2003) (internal quotation marks and citations omitted). Indigence alone is not sufficient to
justify a fee waiver. See Ely v. United States Postal Service, 753 F.2d 163, 165 (D.C. Cir. 1985)
(“Prior decisions clearly tie fee waivers to public benefit.”).
A requestor must do more than
recite the regulatory factors; he must specify the public interest, identify the governmental
activity or operation on which he intends to shed any light, and explain how disclosure of the
requested information would contribute to the public's understanding of such activity or
operation. See Smith v. Fed. Bureau of Prisons, 517 F. Supp. 2d 451, 454–55 (D.D.C. 2007).
Further, a requestor must state his ability and intention to effectively disseminate the information
to the public. Id., quoting Larson v. CIA, 843 F.2d 1481, 1483 (D.C. Cir. 1988) (plaintiff’s
failure to do so was “alone [ ] a sufficient basis for denying the fee waiver request.”); 28 C.F.R. §
Mr. Clervrain’s fee waiver request is based on conclusory allegations. In addition, the
Court is unable to discern from the complaint and attached exhibits whether BOP has actually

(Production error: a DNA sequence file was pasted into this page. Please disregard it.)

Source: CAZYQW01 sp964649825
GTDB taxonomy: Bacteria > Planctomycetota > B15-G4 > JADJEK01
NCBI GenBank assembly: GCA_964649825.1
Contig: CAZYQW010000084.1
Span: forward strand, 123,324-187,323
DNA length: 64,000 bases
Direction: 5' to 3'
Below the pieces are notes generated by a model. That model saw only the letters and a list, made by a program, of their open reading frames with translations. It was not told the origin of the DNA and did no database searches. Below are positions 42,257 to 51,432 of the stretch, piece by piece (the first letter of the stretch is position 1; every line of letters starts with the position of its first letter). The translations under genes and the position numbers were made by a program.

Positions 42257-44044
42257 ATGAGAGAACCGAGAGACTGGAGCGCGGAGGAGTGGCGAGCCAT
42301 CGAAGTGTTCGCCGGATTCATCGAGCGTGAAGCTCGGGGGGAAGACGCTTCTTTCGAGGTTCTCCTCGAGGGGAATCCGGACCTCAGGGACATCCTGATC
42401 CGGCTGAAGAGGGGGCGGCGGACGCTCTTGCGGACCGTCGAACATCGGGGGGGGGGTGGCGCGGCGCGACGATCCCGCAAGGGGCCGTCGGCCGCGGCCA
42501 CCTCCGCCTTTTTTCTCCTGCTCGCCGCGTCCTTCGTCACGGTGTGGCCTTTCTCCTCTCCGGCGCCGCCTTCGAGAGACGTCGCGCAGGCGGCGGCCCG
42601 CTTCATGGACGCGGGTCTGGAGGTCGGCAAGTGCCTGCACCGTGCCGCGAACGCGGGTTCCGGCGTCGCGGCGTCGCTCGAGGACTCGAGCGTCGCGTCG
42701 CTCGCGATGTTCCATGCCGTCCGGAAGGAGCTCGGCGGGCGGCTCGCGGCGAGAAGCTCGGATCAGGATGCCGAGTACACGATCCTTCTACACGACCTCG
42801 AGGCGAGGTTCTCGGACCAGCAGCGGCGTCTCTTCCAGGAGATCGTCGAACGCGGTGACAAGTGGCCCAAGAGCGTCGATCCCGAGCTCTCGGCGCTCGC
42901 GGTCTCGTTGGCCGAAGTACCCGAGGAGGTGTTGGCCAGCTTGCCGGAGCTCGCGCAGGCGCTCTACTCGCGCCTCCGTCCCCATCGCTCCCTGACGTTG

denied Plaintiff’s waiver request and whether Plaintiff has exhausted his administrative remedies
on the fee waiver issue. Failure to exhaust acts as a bar to judicial review. Jean-Pierre v. Fed.
Bureau of Prisons, 880 F. Supp. 2d 95, 104 (D.D.C. 2012), citing Hidalgo v. FBI, 344 F.3d
1256, 1258–59 (D.C. Cir. 2003).
For these reasons, Plaintiff is ordered to show cause why his claim challenging BOP’s
denial of a FOIA fee waiver should not be dismissed.
Motion to Appoint Counsel (Doc. #3)
The Court has considered Plaintiff’s Motion for Appointment of Counsel (Doc. #3).
There is no constitutional right to appointment of counsel in a civil case. Durre v. Dempsey, 869
F.2d 543, 547 (10th Cir. 1989); Carper v. DeLand, 54 F.3d 613, 617 (10th Cir. 1995). The
decision whether to appoint counsel in a civil matter lies in the discretion of the district court.
Williams v. Meese, 926 F.2d 994, 996 (10th Cir. 1991). The burden is on the applicant to
convince the court that there is sufficient merit to his claim to warrant appointment of counsel.
Steffey v. Orman, 461 F.3d 1218, 1223 (10th Cir. 2006), citing Hill v. SmithKline Beecham Corp.,